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Publication numberUS4649292 A
Publication typeGrant
Application numberUS 06/709,236
Publication dateMar 10, 1987
Filing dateMar 6, 1985
Priority dateMar 14, 1984
Fee statusPaid
Also published asDE3570762D1, EP0156560A1, EP0156560B1
Publication number06709236, 709236, US 4649292 A, US 4649292A, US-A-4649292, US4649292 A, US4649292A
InventorsAndreas Rusznyak
Original AssigneeMotorola, Inc.
Export CitationBiBTeX, EndNote, RefMan
External Links: USPTO, USPTO Assignment, Espacenet
CMOS power-on detecting circuit
US 4649292 A
Abstract
A CMOS power on detection circuit is described which includes pairs of complementary MOS transistors being connected in series between two supply lines. Each pair of transistors includes a long and a short channel transistor. Biasing the transistors by the rising supply voltage and by the voltages on the nodes formed by the pairs respectively allows to reduce or to cut current consumption once the detection is performed.
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Claims(8)
I claim:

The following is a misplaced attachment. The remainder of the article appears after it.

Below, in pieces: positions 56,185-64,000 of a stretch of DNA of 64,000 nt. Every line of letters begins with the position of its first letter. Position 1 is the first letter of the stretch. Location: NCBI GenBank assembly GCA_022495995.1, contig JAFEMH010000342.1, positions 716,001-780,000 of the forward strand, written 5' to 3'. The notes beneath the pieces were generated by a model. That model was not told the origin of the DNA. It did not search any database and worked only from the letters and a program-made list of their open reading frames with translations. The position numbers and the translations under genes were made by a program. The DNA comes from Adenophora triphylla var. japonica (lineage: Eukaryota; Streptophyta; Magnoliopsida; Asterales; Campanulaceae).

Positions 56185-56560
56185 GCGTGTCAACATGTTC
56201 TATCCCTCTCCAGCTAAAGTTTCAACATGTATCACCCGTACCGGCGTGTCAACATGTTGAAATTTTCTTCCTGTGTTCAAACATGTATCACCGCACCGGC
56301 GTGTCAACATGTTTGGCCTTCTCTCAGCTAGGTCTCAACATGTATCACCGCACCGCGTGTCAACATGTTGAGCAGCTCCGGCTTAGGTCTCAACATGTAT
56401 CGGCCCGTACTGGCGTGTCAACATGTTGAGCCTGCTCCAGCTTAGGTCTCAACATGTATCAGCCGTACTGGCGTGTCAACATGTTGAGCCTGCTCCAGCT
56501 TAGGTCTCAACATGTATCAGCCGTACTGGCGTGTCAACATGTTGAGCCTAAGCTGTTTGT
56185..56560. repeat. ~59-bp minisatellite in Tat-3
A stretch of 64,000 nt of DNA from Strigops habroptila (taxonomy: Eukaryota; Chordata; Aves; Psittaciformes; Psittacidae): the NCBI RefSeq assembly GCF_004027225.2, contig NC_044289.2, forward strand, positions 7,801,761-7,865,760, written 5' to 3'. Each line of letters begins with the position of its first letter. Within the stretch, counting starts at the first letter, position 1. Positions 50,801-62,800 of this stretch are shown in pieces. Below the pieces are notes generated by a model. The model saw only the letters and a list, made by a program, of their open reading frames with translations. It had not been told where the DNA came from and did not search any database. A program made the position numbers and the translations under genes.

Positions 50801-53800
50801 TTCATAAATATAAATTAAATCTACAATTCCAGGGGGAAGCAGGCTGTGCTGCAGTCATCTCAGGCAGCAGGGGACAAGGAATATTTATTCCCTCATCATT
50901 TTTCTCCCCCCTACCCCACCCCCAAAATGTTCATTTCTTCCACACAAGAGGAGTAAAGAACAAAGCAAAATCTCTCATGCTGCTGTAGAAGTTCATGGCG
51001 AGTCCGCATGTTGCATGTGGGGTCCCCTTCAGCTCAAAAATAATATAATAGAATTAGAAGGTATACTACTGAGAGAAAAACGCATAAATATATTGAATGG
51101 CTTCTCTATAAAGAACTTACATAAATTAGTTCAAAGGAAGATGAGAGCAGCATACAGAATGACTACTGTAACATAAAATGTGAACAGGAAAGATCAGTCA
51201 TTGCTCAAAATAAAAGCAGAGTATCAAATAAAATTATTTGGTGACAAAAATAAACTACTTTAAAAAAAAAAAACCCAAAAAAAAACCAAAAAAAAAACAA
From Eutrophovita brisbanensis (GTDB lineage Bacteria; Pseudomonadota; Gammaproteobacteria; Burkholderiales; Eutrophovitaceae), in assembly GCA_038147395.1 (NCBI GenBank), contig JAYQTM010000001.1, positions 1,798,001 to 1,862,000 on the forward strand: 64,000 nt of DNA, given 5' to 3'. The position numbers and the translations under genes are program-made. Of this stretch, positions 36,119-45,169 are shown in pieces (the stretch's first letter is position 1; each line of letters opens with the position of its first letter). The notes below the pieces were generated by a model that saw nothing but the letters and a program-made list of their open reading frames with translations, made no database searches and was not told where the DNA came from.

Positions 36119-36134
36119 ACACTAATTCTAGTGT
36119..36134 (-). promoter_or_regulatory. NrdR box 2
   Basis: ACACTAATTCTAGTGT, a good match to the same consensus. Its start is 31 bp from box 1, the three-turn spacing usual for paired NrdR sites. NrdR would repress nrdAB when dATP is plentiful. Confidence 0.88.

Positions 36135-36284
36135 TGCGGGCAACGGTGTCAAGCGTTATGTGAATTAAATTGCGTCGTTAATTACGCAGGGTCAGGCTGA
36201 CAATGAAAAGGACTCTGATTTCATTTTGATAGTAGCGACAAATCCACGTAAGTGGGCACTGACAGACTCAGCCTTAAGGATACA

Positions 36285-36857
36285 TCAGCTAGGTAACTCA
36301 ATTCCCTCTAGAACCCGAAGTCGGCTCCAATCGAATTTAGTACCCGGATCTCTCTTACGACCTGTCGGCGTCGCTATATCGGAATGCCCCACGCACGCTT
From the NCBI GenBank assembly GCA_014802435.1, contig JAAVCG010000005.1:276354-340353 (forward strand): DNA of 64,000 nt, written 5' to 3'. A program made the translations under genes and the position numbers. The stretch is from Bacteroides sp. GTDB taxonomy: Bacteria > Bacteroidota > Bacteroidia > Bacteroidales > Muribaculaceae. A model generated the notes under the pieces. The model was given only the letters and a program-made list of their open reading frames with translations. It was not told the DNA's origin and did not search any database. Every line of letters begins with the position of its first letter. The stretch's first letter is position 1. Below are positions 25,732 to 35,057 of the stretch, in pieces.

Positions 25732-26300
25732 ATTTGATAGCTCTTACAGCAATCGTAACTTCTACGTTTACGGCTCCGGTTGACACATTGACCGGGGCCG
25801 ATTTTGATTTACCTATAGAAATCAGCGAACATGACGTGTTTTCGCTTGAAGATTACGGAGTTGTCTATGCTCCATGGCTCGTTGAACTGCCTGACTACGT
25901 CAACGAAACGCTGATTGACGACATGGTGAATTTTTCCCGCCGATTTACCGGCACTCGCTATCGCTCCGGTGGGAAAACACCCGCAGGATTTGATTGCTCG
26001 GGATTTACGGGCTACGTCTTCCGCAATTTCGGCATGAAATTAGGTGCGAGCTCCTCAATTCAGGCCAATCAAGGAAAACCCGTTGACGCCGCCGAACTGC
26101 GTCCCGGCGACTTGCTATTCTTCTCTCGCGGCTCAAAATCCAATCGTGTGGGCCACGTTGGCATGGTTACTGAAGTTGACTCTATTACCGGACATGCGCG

1. A CMOS power-on detection circuit for providing an indication when the magnitude of an applied supply voltage exceeds the largest of the threshold voltages of its transistors, the circuit including first and second pairs of- comp-lementary-. MOS transistors each pair being coupled in series between first and second power supply lines, transistors of a first conductivity type having their source electrodes coupled to the first power supply line and transistors of a second conductivity type having their source electrodes coupled to the second power supply line, each pair of transistors including a relatively long and a relatively short channel transistor, the long channel transistor in the first pair being of different conductivity type to that of the long channel transistor of the second pair and the width-to-length ratio of each long channel transistor being large enough to ensure that for gate-source voltages greater than a predetermined value above its threshold voltage, its current is higher than the current in the short channel transistor of its pair for the same gate-source voltage, the short channel transistors of the first and second pairs and the long channel transistor of the first pair being biased to turn on with increasing value of the applied supply voltage, a first node formed between the transistors of the first pair being coupled to the gate electrode of the long channel transistor of the second pair, the said indication being provided by a predetermined potential change at a second node formed between the transistors of the second pair.